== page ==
We often feature our work restoring New York’s landmarks and irreplaceable, historic buildings. But NYC’s array of public housing forms part of the backbone of the city—one that SUPERSTRUCTURES is proud to help keep safe and viable for over 360,000 residents each year.
SUPERSTRUCTURES congratulates Associate Principal Lorie Riddle, RA for becoming a Recognized Professional of the Association for Preservation Technology (APT). Lorie’s credentials and work with SUPERSTRUCTURES make her a natural choice for this recognition.
SUPERSTRUCTURES’ team spotted this Red-tailed Hawk (from a respectful distance) while surveying the roof of the Alexander Hamilton U.S. Custom House. Perched on a sculptural section of the parapet, the urban raptor resembled a gargoyle as it overlooked Battery Park.
SUPERSTRUCTURES is proud to have been selected by the United States General Services Administration (GSA) for restoration work on the Alexander Hamilton U.S. Custom House, a National Historic Landmark. The 1907 Structure by Cass Gilbert is undergoing a $100 million, top-to-bottom restoration.
Characterized as a design that “simultaneously fits in and stands out,” the new Louis Armstrong Center features a curved facade composed of faceted flat glass punctuated by vertical metal fins. SUPERSTRUCTURES provided Special Inspections for DASNY to support construction of this unique cultural facility in Corona, Queens.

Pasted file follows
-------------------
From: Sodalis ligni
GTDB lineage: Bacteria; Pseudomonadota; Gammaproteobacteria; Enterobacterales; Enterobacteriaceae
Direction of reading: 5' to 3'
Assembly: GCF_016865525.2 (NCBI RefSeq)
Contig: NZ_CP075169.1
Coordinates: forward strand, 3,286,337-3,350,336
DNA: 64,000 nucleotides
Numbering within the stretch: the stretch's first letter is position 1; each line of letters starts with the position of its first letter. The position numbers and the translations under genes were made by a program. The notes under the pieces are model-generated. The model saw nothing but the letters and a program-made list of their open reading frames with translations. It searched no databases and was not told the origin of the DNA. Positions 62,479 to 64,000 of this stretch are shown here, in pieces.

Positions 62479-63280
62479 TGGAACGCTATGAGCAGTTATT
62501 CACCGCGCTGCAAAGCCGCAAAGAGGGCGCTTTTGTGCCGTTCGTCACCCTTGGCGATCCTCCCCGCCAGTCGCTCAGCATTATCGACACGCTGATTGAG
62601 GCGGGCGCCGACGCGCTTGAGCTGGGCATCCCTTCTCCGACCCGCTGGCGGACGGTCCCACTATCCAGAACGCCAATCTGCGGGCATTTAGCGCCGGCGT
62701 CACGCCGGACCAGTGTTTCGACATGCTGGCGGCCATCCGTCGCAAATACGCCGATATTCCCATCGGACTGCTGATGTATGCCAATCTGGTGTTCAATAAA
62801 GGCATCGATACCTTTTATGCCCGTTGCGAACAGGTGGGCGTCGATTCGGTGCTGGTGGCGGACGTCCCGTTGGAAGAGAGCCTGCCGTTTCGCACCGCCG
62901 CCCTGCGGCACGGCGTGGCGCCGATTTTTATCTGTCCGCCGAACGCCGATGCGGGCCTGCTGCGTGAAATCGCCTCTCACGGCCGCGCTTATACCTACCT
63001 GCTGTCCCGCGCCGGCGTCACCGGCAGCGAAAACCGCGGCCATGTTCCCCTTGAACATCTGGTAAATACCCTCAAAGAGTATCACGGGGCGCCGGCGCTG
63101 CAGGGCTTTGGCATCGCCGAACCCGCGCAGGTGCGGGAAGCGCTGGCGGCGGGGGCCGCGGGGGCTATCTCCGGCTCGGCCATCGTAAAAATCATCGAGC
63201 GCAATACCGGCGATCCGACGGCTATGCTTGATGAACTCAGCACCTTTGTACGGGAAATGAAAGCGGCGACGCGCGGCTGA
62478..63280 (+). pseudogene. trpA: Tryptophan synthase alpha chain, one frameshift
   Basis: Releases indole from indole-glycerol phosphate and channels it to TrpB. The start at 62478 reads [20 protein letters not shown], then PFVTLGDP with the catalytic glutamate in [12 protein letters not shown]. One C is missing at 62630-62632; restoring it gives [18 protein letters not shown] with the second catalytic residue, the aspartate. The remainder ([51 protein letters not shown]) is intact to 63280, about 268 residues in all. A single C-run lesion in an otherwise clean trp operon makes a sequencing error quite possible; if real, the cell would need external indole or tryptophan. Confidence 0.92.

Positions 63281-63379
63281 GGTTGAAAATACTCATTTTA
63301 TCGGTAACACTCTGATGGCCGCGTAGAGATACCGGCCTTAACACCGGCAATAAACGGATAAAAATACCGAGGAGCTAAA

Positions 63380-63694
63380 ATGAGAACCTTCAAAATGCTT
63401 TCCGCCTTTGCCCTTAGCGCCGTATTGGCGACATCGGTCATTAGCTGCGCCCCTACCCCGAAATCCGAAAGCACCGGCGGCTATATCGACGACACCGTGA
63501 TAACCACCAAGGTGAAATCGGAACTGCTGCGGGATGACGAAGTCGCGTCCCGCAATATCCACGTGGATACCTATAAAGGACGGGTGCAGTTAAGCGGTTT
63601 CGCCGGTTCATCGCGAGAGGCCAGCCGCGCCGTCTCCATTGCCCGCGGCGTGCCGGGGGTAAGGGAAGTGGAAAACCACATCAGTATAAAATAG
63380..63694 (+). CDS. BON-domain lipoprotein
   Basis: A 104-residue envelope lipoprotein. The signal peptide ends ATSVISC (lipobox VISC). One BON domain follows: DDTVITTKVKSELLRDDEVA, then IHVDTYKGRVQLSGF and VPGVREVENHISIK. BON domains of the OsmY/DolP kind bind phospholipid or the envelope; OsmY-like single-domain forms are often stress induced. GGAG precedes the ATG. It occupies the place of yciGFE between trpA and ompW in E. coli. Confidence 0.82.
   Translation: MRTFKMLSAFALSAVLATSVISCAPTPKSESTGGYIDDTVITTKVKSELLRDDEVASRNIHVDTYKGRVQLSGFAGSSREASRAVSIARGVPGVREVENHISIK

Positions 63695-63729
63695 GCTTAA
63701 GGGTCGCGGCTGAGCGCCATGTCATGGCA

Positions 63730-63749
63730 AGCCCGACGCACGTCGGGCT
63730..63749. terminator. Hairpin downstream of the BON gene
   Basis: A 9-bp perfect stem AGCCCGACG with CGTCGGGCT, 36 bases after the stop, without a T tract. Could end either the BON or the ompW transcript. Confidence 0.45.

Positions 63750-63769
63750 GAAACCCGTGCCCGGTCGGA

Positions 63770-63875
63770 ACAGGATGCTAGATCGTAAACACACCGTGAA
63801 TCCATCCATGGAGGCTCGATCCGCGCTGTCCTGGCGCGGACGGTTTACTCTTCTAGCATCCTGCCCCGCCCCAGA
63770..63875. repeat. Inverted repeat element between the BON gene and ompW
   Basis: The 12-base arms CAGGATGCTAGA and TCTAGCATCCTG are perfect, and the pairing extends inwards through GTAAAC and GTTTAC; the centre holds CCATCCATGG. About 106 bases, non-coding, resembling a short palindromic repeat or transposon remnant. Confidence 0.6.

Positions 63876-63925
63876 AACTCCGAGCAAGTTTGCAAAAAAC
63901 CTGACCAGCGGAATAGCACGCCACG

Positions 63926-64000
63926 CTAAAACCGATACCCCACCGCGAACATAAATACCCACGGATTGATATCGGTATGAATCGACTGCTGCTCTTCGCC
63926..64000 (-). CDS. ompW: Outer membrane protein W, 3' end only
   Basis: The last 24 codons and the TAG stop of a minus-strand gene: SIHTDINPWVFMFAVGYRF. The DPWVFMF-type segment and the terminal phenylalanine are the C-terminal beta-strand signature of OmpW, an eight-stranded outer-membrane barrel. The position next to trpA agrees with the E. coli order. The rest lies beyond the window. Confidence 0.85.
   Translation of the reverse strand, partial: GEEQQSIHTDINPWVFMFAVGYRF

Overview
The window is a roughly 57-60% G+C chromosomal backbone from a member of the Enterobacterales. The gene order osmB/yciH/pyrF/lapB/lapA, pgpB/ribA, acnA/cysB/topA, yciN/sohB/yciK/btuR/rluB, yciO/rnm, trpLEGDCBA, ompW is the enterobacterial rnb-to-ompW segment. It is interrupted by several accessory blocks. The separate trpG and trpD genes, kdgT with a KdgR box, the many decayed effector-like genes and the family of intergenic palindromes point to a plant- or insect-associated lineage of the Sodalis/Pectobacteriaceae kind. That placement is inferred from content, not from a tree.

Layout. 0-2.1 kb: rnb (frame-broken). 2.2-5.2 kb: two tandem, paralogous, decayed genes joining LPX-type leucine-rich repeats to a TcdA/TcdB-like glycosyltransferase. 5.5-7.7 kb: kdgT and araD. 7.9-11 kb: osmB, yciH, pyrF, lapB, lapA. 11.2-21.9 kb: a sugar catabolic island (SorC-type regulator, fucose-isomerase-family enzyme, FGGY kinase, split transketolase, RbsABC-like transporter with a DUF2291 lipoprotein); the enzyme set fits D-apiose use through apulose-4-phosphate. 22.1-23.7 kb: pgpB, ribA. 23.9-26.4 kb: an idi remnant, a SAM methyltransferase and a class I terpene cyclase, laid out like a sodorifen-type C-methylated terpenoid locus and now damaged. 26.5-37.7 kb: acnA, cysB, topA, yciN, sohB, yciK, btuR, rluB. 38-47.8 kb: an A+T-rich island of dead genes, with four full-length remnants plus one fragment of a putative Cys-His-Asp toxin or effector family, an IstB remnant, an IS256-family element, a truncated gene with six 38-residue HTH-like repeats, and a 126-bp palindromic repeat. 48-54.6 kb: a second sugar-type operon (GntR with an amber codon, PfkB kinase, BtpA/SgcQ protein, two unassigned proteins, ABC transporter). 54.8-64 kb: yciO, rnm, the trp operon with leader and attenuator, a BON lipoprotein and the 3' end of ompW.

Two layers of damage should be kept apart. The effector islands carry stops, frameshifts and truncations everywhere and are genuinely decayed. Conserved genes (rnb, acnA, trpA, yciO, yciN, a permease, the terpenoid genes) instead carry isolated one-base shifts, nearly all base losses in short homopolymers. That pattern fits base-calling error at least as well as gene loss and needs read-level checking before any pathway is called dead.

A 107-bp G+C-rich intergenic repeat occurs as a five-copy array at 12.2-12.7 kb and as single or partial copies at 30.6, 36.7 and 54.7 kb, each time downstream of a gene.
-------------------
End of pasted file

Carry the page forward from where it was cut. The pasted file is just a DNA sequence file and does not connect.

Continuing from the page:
It’s back-to-school time for New York City’s students. Those who attend a school designed by Charles B. J. Snyder may overlook the gargoyles, Guastavino tile, and Neo-gothic details around them. But SUPERSTRUCTURES has had the honor of working on various Snyder structures, contributing to the preservation of his architectural legacy—whether students notice or not.
An award-winning school, Patrick Henry Preparatory (P.S. 171) also has a history worth celebrating: it was designed by Charles B.J. Snyder in his Collegiate Gothic style and named for a famous Founding Father. SUPERSTRUCTURES provided investigation, design, and construction administration services for the NYC School Construction Authority (SCA) to restore the historic school.
Clever of the British to give a posh name to a common problem. But London’s Regent Street Disease affects buildings, not people. Whatever the name, this phenomenon is the same on either side of the Atlantic. When structural iron or steel corrodes, it expands, causing cracks, spalls, or wholesale failure in the surrounding masonry and calling into question the member’s ability to sustain the load it was designed to carry.
The “Get Sheds Down” initiative just announced by NYC Mayor Adams and DOB Commissioner Oddo is intriguing—especially in concert with new rules that allow use of UAVs (drones) for building inspections. We join the city in working to minimize the intrusion of sidewalk sheds.
New York City has issued new rules that allow for some uses of UAVs (drones) in the five boroughs, including for building inspections. We applaud NYC for this decision and look forward to deploying drones on facade inspections, building on the success we’ve had using them outside the city.